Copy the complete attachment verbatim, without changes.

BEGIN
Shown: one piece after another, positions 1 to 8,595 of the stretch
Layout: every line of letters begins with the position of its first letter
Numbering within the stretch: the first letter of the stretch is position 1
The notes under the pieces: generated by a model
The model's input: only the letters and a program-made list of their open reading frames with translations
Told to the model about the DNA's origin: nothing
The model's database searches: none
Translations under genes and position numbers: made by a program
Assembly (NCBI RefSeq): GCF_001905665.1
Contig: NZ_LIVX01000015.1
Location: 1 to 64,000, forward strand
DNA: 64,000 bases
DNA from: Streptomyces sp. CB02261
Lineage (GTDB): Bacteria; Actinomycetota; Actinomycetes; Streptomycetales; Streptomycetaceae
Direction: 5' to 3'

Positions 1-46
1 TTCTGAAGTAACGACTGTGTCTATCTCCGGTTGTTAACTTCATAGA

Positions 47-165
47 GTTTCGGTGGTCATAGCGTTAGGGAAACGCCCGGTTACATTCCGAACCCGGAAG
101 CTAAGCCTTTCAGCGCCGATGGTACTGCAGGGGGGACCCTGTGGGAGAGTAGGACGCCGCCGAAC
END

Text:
Shown: one piece after another, positions 1 to 8,595 of the stretch
Layout: every line of letters begins with the position of its first letter
Numbering within the stretch: the first letter of the stretch is position 1
The notes under the pieces: generated by a model
The model's input: only the letters and a program-made list of their open reading frames with translations
Told to the model about the DNA's origin: nothing
The model's database searches: none
Translations under genes and position numbers: made by a program
Assembly (NCBI RefSeq): GCF_001905665.1
Contig: NZ_LIVX01000015.1
Location: 1 to 64,000, forward strand
DNA: 64,000 bases
DNA from: Streptomyces sp. CB02261
Lineage (GTDB): Bacteria; Actinomycetota; Actinomycetes; Streptomycetales; Streptomycetaceae
Direction: 5' to 3'

Positions 1-46
1 TTCTGAAGTAACGACTGTGTCTATCTCCGGTTGTTAACTTCATAGA

Positions 47-165
47 GTTTCGGTGGTCATAGCGTTAGGGAAACGCCCGGTTACATTCCGAACCCGGAAG
101 CTAAGCCTTTCAGCGCCGATGGTACTGCAGGGGGGACCCTGTGGGAGAGTAGGACGCCGCCGAAC